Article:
177%--------------------------------------------------------------------------------------------------------------
178
179
180The ORCA\_R2 configuration has the following specificity : starting from a 2\deg~ORCA mesh,
181local mesh refinements were applied to the Mediterranean, Red, Black and Caspian Seas,
182so that the resolution is 1\deg \time 1\deg there. A local transformation were also applied
183with in the Tropics in order to refine the meridional resolution up to 0.5\deg at the Equator.
184
185The ORCA\_R1 configuration has only a local tropical transformation  to refine the meridional
186resolution up to 1/3\deg~at the Equator. Note that the tropical mesh refinements in ORCA\_R2
187and R1 strongly increases the mesh anisotropy there.
188
189The ORCA\_R05 and higher global configurations do not incorporate any regional refinements.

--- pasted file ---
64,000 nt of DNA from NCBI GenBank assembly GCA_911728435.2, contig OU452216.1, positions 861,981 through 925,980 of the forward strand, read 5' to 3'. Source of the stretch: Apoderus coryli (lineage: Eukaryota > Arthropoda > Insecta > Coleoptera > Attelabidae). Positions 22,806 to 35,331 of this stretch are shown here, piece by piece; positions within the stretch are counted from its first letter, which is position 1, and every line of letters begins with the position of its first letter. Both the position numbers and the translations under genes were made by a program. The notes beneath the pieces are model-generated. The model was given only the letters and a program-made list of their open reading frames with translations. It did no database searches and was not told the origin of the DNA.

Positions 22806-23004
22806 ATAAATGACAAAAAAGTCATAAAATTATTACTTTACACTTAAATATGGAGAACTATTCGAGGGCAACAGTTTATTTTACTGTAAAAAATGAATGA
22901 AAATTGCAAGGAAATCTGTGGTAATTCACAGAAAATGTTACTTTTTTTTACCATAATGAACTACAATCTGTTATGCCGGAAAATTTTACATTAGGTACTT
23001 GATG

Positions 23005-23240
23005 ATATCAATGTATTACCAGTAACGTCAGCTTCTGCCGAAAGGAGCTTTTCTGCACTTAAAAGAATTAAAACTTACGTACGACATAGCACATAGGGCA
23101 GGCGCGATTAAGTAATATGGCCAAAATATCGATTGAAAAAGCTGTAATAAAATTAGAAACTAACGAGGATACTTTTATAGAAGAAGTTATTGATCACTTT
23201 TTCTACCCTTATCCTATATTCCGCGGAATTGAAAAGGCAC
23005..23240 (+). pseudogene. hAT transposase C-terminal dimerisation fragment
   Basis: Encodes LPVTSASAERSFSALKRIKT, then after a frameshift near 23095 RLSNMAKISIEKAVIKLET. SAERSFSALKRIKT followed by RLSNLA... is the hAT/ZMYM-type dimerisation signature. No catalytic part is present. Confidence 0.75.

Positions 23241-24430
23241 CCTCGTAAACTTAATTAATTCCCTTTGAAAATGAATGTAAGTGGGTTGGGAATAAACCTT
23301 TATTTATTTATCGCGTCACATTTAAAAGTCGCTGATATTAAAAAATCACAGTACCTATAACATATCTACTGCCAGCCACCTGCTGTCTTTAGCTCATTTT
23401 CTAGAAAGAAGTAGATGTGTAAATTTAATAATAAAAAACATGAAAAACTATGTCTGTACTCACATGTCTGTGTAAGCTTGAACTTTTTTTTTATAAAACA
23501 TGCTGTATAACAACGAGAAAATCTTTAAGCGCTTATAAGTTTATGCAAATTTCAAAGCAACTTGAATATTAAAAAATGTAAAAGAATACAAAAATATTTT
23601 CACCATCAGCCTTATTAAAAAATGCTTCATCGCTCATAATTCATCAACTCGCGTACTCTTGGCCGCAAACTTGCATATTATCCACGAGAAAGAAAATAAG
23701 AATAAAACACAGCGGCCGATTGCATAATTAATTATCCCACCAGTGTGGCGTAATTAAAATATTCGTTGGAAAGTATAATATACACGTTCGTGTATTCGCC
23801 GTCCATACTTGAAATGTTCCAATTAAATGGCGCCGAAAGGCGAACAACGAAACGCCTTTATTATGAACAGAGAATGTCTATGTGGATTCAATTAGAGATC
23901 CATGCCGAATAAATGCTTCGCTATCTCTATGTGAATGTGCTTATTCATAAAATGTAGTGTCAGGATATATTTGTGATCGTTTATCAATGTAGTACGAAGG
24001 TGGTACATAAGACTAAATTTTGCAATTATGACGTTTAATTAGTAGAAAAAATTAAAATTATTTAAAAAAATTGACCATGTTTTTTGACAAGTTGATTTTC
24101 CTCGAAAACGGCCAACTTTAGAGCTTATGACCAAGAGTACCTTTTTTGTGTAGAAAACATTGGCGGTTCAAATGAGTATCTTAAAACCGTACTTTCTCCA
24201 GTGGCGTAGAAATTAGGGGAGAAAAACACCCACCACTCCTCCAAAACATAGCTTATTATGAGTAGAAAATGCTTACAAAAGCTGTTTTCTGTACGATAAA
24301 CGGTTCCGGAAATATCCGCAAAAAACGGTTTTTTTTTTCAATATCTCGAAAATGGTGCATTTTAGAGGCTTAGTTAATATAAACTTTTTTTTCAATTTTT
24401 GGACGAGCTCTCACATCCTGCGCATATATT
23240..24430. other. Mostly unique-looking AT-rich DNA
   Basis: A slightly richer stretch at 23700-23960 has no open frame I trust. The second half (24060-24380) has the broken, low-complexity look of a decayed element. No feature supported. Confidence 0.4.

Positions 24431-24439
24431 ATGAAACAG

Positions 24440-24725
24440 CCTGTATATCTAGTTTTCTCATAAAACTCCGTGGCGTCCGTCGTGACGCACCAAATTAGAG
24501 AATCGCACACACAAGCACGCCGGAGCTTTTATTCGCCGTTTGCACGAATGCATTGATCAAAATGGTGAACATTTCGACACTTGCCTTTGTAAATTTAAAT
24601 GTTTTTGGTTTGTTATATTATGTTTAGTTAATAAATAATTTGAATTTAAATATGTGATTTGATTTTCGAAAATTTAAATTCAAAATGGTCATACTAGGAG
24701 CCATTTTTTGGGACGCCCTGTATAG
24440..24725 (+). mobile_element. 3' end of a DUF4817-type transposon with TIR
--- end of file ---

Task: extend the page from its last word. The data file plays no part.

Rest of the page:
190
191For ORCA\_R1 and R025, setting the configuration key to 75 allows to use 75 vertical levels,
192otherwise 46 are used. In the other ORCA configurations, 31 levels are used
193(see Tab.~\ref{Tab_orca_zgr} and Fig.~\ref{Fig_zgr}).
194
195Only the ORCA\_R2 is provided with all its input files in the \NEMO distribution.
196It is very similar to that used as part of the climate model developed at IPSL for the 4th IPCC
197assessment of climate change (Marti et al., 2009). It is also the basis for the \NEMO contribution
198to the Coordinate Ocean-ice Reference Experiments (COREs) documented in \citet{Griffies_al_OM09}.
199
200This version of ORCA\_R2 has 31 levels in the vertical, with the highest resolution (10m)
201in the upper 150m (see Tab.~\ref{Tab_orca_zgr} and Fig.~\ref{Fig_zgr}).
202The bottom topography and the coastlines are derived from the global atlas of Smith and Sandwell (1997).
203The default forcing uses the boundary forcing from \citet{Large_Yeager_Rep04} (see \S\ref{SBC_blk_core}),
204which was developed for the purpose of running global coupled ocean-ice simulations
205without an interactive atmosphere. This \citet{Large_Yeager_Rep04} dataset is available
206through the \href{http://nomads.gfdl.noaa.gov/nomads/forms/mom4/CORE.html}{GFDL web site}.